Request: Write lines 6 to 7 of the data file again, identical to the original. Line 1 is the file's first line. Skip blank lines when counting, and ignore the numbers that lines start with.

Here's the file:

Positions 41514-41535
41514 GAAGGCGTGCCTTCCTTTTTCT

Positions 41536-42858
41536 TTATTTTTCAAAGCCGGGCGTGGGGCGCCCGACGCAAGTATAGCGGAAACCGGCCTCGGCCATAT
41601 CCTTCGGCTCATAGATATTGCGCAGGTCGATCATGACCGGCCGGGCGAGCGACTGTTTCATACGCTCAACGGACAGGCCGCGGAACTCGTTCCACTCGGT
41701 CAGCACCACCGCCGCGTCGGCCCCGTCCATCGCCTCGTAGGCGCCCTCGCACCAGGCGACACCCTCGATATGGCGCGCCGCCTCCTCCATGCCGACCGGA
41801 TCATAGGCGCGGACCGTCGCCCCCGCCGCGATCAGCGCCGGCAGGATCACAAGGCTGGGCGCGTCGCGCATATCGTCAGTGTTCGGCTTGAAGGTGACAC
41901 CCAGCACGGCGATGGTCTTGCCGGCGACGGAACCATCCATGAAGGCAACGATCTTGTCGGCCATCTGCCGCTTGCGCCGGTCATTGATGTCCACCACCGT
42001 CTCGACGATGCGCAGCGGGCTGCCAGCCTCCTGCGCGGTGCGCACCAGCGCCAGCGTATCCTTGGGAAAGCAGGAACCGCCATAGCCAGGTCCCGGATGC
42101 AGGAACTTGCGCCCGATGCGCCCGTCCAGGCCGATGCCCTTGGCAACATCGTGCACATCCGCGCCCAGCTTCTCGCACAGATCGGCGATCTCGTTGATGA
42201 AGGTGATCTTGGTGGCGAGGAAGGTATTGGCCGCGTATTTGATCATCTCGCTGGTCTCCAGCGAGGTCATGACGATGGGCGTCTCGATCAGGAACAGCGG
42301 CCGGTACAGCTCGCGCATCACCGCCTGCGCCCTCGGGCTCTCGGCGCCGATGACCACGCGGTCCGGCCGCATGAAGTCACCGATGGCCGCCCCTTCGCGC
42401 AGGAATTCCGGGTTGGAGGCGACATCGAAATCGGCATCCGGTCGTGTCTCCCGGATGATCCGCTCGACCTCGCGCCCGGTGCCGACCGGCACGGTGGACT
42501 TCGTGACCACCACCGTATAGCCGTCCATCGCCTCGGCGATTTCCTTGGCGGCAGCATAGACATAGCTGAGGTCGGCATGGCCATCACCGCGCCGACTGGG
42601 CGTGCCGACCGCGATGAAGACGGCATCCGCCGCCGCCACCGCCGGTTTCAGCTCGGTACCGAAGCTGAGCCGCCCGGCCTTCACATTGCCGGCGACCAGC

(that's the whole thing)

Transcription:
41701 CAGCACCACCGCCGCGTCGGCCCCGTCCATCGCCTCGTAGGCGCCCTCGCACCAGGCGACACCCTCGATATGGCGCGCCGCCTCCTCCATGCCGACCGGA
41801 TCATAGGCGCGGACCGTCGCCCCCGCCGCGATCAGCGCCGGCAGGATCACAAGGCTGGGCGCGTCGCGCATATCGTCAGTGTTCGGCTTGAAGGTGACAC